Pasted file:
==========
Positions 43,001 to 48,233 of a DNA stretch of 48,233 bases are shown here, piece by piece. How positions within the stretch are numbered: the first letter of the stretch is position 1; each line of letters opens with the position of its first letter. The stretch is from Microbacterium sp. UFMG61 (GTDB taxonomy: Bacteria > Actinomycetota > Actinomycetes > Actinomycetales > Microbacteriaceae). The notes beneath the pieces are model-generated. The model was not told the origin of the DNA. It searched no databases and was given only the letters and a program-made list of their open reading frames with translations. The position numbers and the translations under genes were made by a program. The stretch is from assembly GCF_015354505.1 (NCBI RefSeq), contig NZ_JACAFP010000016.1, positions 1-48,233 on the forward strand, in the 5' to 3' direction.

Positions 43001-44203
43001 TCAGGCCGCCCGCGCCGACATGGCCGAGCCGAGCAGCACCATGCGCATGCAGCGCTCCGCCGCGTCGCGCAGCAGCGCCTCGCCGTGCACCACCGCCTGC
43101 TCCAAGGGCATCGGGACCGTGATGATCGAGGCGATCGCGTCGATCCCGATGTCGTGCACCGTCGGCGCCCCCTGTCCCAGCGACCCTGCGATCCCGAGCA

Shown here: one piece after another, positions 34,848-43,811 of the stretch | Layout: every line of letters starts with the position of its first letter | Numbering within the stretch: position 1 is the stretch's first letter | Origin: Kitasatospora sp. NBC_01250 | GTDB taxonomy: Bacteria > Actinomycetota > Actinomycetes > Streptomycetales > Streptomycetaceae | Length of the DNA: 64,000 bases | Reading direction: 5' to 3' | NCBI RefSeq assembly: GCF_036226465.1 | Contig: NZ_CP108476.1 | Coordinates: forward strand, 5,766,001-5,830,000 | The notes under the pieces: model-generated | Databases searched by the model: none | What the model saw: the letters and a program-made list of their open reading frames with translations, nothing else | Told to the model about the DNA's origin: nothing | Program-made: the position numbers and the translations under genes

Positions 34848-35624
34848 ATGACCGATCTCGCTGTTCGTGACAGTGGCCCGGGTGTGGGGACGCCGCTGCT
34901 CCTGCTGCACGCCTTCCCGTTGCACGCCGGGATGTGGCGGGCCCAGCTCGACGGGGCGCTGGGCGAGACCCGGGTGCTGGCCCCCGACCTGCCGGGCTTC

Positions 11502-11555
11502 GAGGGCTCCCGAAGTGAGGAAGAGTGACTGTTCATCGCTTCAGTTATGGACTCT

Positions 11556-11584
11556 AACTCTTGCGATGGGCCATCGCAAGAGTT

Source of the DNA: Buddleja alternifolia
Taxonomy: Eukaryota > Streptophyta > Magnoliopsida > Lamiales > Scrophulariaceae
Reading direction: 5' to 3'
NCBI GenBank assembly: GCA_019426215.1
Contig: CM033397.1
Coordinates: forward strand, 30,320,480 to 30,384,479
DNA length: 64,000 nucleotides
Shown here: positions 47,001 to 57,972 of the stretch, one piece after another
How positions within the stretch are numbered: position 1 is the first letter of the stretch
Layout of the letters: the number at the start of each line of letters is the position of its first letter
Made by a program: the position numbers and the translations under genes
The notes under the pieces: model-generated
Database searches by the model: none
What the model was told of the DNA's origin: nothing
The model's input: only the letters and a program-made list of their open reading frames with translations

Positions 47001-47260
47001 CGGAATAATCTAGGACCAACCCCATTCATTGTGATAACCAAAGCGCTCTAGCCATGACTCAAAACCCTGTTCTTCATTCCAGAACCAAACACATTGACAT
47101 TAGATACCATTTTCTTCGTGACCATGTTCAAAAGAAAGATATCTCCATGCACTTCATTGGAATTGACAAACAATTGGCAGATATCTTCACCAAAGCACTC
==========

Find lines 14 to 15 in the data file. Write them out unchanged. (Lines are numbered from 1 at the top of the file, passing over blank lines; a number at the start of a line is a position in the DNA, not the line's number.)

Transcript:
Taxonomy: Eukaryota > Streptophyta > Magnoliopsida > Lamiales > Scrophulariaceae
Reading direction: 5' to 3'